No Heart at Wal-Mart: Congrats America For Fighting Corporate Greed

We as individuals often feel powerless against corporate America. Big business calls the shots and the little guy is left to cope with the fallout. However, this week’s controversy surrounding the Wal-Mart healthcare recovery suit proves that the American people can still make a difference if they will just speak up and use their voice. The following story is just one example of how the American people stepped in to save a family when corporate America and the Courts would not.

Wal-Mart, the corporate retail giant started by billionaire Sam Walton, lets nothing stop its pursuit of profit. It pays its U.S. workers an annual salary below the poverty line to keep its shelves stocked full of cheap, Chinese made products. It uses Chinese manufacturers who employ (7) seven Chinese children per day just to save on the cost of hiring one U.S. union worker per hour. It keeps importation costs lower by paying millions to lobbyists to block reforms recommended by the 9/11 Commission that would increase inspections of containers arriving at our nation’s ports. And, if one of its’ workers uses the company’s health insurance benefits to pay medical costs from an injury, Wal-Mart files a lawsuit against that worker to recoup the medical benefits received by its employee even though the worker paid the insurance premium for the policy.

The evil side of Wal-Mart became apparent to the family of former Wal-Mart employee Deborah Shank over the past few weeks. For many years, 52-year-old Deborah Shank earned minimum wage stocking Wal-Mart’s shelves at night while her husband and (3) three sons slept. In May of 2000, an 18-wheeler tractor-trailer owned by a large corporation crashed into her while she was driving her minivan. She suffered brain damage, lost most of her memory, and the ability to communicate or walk. Her family hired a trial lawyer who sued the tractor-trailer company for causing her injuries. The trucking company’s insurance carrier fought the claim and a jury award was limited to $700,000 for her pain, suffering and her loss of the ability to walk and communicate. After attorney’s fees and costs, $417,477 was placed in a trust to provide for Deborah’s daily needs resulting from her catastrophic injuries.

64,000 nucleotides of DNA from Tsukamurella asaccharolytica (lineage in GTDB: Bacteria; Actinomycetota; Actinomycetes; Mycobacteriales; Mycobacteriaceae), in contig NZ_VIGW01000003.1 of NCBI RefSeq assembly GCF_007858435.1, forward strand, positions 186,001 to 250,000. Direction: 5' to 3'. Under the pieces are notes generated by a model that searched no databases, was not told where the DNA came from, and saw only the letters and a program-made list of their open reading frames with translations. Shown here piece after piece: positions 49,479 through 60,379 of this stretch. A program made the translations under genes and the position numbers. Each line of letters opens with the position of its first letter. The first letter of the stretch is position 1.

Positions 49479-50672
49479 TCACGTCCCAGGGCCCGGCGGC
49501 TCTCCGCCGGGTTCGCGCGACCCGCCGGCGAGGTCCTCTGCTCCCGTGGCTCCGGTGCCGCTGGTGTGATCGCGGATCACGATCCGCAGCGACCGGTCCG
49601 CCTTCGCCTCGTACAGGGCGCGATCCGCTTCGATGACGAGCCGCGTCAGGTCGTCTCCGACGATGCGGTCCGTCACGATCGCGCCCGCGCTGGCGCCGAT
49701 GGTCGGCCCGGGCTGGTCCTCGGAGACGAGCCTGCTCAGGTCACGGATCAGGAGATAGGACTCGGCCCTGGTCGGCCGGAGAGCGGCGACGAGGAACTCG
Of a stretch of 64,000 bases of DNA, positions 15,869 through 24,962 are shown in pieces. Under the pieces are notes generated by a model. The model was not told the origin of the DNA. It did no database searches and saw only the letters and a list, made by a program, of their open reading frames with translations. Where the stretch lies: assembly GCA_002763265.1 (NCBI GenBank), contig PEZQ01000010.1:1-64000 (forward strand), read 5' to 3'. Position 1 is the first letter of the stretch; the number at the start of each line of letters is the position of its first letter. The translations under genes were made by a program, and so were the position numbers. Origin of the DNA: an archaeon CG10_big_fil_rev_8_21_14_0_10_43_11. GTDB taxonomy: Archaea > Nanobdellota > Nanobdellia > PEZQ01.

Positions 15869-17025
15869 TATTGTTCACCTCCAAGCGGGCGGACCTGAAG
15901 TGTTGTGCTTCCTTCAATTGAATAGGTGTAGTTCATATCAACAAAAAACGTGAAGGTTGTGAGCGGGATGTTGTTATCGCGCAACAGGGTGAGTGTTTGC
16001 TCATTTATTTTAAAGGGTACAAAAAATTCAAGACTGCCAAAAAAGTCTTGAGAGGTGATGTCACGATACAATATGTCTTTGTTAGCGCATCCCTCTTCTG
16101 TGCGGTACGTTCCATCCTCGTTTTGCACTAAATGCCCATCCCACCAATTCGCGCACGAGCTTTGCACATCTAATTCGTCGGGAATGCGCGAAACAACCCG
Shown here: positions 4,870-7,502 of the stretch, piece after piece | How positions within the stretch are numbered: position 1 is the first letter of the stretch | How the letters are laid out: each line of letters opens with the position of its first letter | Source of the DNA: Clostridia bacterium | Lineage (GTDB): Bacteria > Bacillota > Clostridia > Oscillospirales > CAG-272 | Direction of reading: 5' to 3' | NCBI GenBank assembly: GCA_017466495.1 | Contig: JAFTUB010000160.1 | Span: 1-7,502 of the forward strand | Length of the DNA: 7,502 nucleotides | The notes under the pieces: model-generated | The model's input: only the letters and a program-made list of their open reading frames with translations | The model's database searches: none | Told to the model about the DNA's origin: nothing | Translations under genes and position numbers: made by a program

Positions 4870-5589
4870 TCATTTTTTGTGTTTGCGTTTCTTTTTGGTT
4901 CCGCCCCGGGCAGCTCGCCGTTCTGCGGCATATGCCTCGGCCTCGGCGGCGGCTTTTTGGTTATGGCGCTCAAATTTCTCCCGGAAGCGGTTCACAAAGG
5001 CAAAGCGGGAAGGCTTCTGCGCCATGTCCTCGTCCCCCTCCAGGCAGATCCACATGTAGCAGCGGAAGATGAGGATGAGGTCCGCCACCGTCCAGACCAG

Immediately after Deborah received her settlement, Wal-Mart sued her family to recover the medical costs, which were paid by her Wal-Mart health insurance policy. As if the lawsuit was not bad enough for the Shank family, one of Deborah’s three (3) sons was killed in Iraq while serving in the United States Army. Instead of backing off and allowing the family to move on with their life and loss, Wal-Mart was undeterred and continued its suit against Deborah to recover the healthcare costs. While her own lawyer defended her against the suit, the family sank deeper into debt and Deborah became dependent on Medicaid and Social Security for a lifetime of medical care. Out of desparation, her trial lawyers and friends held fundraisers to raise money for the family who was now struggling just to get by.

After an unfortunate turn of events, a Bush appointed federal judge ruled in favor of Wal-Mart. (Wal-Mart chose not to present its case to a jury of Deborah’s peers). With nowhere left to turn, the Shank family was forced to pay Wal-Mart for the money that her health insurance put out for her care. Fortunately, just as Wal-Mart was attempting to collect the money from Deborah’s medical trust, both CNN and NBC broadcast the story of Wal-Mart’s conduct. The public outrage was apparent as bloggers and average people took to their computers and expressed their disgust with the company. Within days, the Wal-Mart PR machine went to work. Televisions ads were bought and interviews were held justifying Wal-Mart’s conduct. Wal-Mart then announced that it would not seek any further reimbursement from Deborah’s family.

First a trucking company and its’ negligent tractor-trailer driver took Deborah’s mind and broke her body. Then Wal-Mart, which earns more than $10 billion every year, tried to grab the money a jury awarded her for her injuries. Thankfully, the story does not end there. The Shank family was helped by “the little guy”- just average every day people who are also trying to get by. Her trial lawyer took on a large trucking company while the American people and media took on Wal-Mart for its greedy and selfish attempt to take Deborah’s settlement.

The moral of the story is that corporate America can be stopped if we will all speak up and use our voice. We must all support our local media outlets and trial lawyers that are taking risks and going against large industries with significant resources. And while old fashion letter writing never goes out of style, get online and blog for a quicker and more effective way to get the message across. Corporate America depends on us, the consumers, to keep them rich and powerful as we buy their goods and services. So lets learn how to use that as leverage to stand up for ourselves and our fellow citizens (such as the Shank family) against corporate bullying and greed.

Mininno Law Office

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